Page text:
Ramblings on Argieball and other nonsense
Monthly Archives: June 2010
“The night the stadium was to open, pibe, my heart was bouncing, throbbing like a belching fighting frog in mating season. We dined on pizza and champagne and marched off like so many soldiers of destiny to the inaugural concert. Although the Frog Kickers’ rather scandalous performance angered some, everyone agreed it was a great first night at the Menemental. It was with great regret that we left the beautiful stadium at the end of the night, festooned as it was with our dreams.
“Over the next few days, che, the Garlic Sea was awash with the sound of happy croaking as we collected our rents with a smile from the wretched porteños seeking solace from their metropolitan mindfuck. We joyously advised them to leave the rat race and come down to the seaside to regain some of the dignity they had forsaken with every beep of the car horn over the years. Plus, they could leave behind those rotten sporting institutions they’d poured so much of their lives into in the capital and start afresh with a new franchise, a new team in a new home.
“Of course everyone was eager to know what and when the next function would be at the Menemental. Days passed as we bought each other mobile phones, argued about the taxes on properties and began to lobby for better roads so we could drive our new cars around to places that used to look down on us. Aye, pibe, we shut a fair mouth or two then! We invested heavily in art to show how off our sophistication, and dignitaries visited from overseas to gather information for speeches on how Mar de Ajó was the way forward, a blueprint for all struggling communities worldwide. Our smiles were kaleidoscopic flashes of chameleonic brilliance. Indeed, such was our radiance it seemed that we were all bipedal Cuban Tree Frog – not for being an invasive species and a nuisance to humans, but rather because our skins revealed how hot we felt. Continue reading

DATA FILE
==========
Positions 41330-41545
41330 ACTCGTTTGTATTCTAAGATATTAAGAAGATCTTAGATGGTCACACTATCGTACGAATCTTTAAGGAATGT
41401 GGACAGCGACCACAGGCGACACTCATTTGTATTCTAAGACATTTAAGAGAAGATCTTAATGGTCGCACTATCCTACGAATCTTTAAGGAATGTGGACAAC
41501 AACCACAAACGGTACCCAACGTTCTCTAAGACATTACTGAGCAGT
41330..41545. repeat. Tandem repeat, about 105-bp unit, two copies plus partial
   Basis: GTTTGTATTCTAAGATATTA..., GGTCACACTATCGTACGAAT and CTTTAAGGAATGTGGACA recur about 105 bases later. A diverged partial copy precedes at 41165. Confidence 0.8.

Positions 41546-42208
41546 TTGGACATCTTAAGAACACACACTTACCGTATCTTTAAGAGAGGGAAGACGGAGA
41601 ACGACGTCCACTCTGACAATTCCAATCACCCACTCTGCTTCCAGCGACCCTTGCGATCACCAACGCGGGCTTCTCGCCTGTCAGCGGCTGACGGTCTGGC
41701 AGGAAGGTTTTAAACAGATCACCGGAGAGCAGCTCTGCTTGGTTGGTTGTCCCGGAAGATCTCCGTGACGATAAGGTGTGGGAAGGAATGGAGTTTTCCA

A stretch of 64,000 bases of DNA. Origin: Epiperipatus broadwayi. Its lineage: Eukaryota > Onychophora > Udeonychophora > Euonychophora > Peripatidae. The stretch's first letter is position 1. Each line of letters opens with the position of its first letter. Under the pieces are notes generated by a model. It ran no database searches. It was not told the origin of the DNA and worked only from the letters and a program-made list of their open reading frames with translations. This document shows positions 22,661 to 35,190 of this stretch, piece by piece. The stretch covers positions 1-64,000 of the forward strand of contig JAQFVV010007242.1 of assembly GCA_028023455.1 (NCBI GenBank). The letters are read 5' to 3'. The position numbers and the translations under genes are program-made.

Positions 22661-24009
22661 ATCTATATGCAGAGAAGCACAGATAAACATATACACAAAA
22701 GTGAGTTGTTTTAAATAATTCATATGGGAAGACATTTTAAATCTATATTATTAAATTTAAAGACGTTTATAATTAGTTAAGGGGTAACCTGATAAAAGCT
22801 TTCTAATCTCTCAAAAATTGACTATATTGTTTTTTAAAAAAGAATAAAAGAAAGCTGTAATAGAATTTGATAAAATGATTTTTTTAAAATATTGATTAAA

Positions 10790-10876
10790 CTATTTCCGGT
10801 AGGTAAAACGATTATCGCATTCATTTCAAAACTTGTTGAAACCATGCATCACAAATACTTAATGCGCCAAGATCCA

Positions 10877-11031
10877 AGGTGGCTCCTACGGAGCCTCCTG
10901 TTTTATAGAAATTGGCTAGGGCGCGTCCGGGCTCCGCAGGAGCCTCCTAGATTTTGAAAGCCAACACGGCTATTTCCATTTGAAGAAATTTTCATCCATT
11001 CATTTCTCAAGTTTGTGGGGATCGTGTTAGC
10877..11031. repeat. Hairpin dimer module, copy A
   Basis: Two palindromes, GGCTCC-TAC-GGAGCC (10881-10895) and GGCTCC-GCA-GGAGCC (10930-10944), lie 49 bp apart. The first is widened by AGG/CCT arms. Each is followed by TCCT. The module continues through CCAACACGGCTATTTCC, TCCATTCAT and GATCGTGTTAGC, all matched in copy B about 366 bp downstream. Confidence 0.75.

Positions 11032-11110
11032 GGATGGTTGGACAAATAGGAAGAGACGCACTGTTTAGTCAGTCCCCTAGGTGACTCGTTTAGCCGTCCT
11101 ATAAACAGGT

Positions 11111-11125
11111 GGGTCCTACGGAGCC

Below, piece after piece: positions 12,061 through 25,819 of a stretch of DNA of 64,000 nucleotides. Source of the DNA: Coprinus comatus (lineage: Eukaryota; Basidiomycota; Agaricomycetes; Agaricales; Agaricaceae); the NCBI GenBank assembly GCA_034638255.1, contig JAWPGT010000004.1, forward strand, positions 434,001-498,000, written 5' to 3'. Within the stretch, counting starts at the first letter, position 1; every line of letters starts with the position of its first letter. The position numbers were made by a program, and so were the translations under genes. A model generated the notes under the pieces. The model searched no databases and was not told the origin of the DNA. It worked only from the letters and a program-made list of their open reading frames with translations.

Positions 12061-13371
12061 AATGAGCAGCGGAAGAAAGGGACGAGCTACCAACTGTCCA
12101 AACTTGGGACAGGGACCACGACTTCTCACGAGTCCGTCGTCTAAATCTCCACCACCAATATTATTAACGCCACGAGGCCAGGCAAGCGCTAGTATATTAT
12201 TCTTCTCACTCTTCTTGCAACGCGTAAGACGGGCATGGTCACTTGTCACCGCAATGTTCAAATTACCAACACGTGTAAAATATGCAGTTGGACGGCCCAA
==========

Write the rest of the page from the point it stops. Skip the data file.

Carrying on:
Pegamequemegusta hears your scoffs, oh dear handsome readers. After all, is that all you’ve got? Jaysus, a back line where Inter cast-off Burdisso is supposed to be the stand-out man among a panicky gaggle of stooges? Where Javier ‘booking’ Mascherano is supposed to anchor an oil tanker that looks like it’s been spilt down the middle by an iceberg? Where you’re counting on a guy who couldn’t even get first team football with Atlético Madrid to inspire fear in a Mexican team with a thirst for vengeance not seen since Yahweh stomped out a short-lived fondness for Ba’al? Where one of your supposed game-breakers, Di María, is flopping so hard he looks like a sated sea-lion, and the other couldn’t buy a goal even if he did underwear ads until well into his eighties? And where your main striker needs to be one-yard out against a one-eyed keeper in order to have a chance of scoring? Continue reading
They say that one day in the Estadio da Luz, Saramago, who was an atheist, was surprised to see so many people blessing themselves or looking imploringly at the heavens. “I, too, wait for a sign from God everyday. It’s a shame i’ve never found one.”
Mexico, Argentina’s next opponent in the World Cup, also mourned one of its best writers during this World Cup, Carlos Monsiváis. Once Monsiváis was asked, his compatriot Juan Villoro relates, about the ‘atavistic incapability’ of Mexican football to ‘solve the matter of the maximum penalty’, which could well be a possibility this Sunday in Soccer City. Monsiváis, who believed he was being asked about troubles in the country’s prisons, answered: “There’s too much overcrowding and that provokes riots.”
Monsiváis hated football, just like Borges, who gave a lecture in the Teatro San Martín right as the World Cup was getting under way in 1978. “Juan Villoro said that God is round. In that case,” Monsiváis once said, “you can consider me an atheist.” Villoro, in fact, wrote an excellent book with the title God is Round. Continue reading